Do you suffer from back pain or sciatica?

Photo credit : Danil Nevsky

Well, you’re not alone!

Back pain affects pretty much all of us at some stage in our lives.

Persistent pain can be distressing, especially when the discomfort is difficult to manage, or you’re not able to pin-point specific triggers – GPs often refer to this as ‘non specific back pain’.

Back pain and Sciatica can permeate your whole life – causing loss of mobility, disruptions to day-to-day activities and in some cases may even lead to depression.

Sometimes, back pain can be caused by an injury or a specific condition, such as Scoliosis, whiplash, or frozen shoulder.

However, more often, back pain is a direct result of continuously poor posture and our increasingly sedentary lifestyles.

Let’s face it – too much time sat behind desks, hunched over computers and sitting incorrectly can put undue stress on our poor backs and spines.

What’s more, it’s a fact of life that as we get older, so do our spinal discs: the shock-absorbing marshmallow-like cushions between our vertebrae.

This means that as time goes by we are more prone to spinal disc degeneration – otherwise known (confusingly) as ‘slipped discs’, ‘herniated discs’, ‘bulging discs’, ‘prolapsing discs’ and so on…

So what can you do to help your back pain?

Well, here’s the good news…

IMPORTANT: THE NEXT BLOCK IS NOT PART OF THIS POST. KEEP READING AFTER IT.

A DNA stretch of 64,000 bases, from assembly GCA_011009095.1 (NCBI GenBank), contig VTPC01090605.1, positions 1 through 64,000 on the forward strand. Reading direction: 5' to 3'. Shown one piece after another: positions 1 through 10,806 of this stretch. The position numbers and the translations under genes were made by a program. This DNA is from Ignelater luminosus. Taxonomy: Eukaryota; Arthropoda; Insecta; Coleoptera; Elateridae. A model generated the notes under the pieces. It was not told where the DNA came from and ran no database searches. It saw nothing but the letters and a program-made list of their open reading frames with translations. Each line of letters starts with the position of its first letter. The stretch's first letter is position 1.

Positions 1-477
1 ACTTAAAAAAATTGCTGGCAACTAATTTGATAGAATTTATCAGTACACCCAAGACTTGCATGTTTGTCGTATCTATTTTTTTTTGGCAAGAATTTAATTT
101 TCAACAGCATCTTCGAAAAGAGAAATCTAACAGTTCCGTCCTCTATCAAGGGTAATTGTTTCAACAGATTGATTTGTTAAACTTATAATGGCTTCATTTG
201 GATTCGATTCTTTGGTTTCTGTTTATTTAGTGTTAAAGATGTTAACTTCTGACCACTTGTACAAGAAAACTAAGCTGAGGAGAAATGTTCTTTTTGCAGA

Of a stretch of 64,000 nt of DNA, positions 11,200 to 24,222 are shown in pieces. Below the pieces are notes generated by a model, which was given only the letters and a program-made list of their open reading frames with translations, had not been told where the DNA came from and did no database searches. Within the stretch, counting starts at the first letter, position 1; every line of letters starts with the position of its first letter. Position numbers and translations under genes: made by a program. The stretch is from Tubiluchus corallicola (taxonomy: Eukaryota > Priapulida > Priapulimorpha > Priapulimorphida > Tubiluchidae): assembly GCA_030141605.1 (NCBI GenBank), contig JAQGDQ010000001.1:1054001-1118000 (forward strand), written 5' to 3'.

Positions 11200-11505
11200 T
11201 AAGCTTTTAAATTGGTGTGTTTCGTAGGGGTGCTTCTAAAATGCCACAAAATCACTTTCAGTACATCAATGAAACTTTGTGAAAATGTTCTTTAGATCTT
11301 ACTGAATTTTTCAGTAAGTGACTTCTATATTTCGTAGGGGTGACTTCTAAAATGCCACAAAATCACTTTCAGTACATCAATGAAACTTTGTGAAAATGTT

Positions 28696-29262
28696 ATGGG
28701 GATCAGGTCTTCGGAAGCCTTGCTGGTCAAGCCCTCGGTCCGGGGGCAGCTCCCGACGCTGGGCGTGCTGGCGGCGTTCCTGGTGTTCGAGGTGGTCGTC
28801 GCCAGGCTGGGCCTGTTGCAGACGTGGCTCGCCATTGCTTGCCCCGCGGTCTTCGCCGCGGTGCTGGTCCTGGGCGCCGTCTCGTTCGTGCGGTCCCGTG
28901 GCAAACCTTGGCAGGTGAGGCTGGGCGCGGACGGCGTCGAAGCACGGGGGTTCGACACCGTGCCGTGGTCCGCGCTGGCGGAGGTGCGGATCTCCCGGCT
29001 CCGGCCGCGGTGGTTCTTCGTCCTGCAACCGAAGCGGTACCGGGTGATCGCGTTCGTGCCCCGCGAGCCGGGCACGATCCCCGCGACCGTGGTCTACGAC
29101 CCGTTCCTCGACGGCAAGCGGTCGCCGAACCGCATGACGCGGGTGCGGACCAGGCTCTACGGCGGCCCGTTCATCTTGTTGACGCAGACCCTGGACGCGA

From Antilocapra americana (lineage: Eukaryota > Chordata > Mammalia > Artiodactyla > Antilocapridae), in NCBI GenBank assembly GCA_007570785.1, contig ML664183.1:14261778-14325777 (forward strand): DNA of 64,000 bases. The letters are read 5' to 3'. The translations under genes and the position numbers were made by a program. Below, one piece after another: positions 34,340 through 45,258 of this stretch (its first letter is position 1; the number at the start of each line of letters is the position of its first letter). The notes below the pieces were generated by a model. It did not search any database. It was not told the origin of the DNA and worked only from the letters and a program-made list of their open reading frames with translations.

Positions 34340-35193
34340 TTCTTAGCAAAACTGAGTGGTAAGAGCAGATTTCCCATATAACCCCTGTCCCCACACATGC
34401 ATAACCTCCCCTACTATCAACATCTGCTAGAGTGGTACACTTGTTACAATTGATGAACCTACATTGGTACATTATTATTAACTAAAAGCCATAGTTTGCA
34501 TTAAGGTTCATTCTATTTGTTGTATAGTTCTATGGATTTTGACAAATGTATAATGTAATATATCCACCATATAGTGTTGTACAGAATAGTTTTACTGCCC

Pilates is the perfect method for not only alleviating back pain, but also for regaining and maintaining optimum back health.

That’s because Pilates focuses on exactly the issues so often attributed to bad posture, disc degeneration and back pain in general:

  • Poor core stability
  • Reduced flexibility
  • Muscle imbalances

By strengthening your core, increasing flexibility and retraining the muscles to correct your specific imbalances, Pilates can help to support the natural alignment of your spine and reduce the wear and tear on your discs.

This all helps to improve posture, increase your resilience to injury and best of all – to alleviate pain and discomfort.

Even better – by keeping up a regular Pilates practice you’ll also create a postural awareness that can be applied to your day-to-day activities and habitual patterns, helping you to prevent further spinal misalignment and injury.